On his first job in Japan. "Fuyu-Rin was a tiny soba house, only 12 seats. The chef, Akio Hosaga told me how to make things, but he wouldn't let me touch anything. He barely let me wash the dishes, they were so fragile. Finally after four months, he gave me a rolling pin, took me out to dinner and said, 'I've taught you everything I know.' Which was a polite Japanese way of firing me. I'd just bought a really expensive knife, too."
Why he became a chef. "I was terrible at desk jobs. After college [at Trinity, in Hartford, Connecticut], I had a financial job—very briefly. Growing up, my dad owned a restaurant in Washington, DC, and food was something I was passionate about. But when I finally got into it, I felt like it was so late in the game; that's why I worked seven days a week at Craft and Mercer Kitchen. I wanted to see how far I could take it."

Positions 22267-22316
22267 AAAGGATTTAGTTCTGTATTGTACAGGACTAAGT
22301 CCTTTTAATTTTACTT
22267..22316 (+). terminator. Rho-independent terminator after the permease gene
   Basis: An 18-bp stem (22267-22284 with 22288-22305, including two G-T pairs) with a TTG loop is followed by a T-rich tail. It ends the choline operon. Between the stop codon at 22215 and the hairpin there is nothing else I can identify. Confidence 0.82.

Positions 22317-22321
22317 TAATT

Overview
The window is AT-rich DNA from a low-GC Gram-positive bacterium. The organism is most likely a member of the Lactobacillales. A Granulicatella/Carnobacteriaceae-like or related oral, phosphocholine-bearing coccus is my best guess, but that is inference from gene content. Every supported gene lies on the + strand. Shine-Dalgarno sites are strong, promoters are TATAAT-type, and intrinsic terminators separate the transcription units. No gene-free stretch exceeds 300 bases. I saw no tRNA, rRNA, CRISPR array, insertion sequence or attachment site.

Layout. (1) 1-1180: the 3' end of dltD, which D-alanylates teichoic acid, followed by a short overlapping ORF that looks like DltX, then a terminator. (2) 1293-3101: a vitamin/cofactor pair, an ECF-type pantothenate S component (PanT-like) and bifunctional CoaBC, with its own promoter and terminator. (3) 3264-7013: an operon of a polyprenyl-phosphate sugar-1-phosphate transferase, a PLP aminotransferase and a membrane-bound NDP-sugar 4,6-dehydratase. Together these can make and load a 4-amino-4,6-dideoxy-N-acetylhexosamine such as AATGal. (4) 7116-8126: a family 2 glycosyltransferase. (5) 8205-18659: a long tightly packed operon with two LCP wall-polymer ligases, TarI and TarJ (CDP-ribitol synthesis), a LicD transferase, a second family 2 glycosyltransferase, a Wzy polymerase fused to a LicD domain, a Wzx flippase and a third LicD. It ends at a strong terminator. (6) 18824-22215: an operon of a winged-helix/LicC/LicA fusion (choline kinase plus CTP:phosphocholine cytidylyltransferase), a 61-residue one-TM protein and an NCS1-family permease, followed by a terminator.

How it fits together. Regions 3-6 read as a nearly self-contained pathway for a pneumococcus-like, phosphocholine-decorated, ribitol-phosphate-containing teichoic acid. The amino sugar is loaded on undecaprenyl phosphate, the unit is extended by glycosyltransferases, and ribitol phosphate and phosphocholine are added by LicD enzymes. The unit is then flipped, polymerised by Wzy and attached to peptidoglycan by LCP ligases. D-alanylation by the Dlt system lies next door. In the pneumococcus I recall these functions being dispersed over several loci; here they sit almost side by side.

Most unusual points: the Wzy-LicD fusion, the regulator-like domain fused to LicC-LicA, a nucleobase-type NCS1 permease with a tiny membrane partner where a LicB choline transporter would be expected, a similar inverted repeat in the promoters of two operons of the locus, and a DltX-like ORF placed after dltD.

Career turning point. "I went to the French Culinary Institute [in New York City] for six months. I graduated, but I liked working more than school. I learned so much more prepping vegetables than I ever did in cooking school."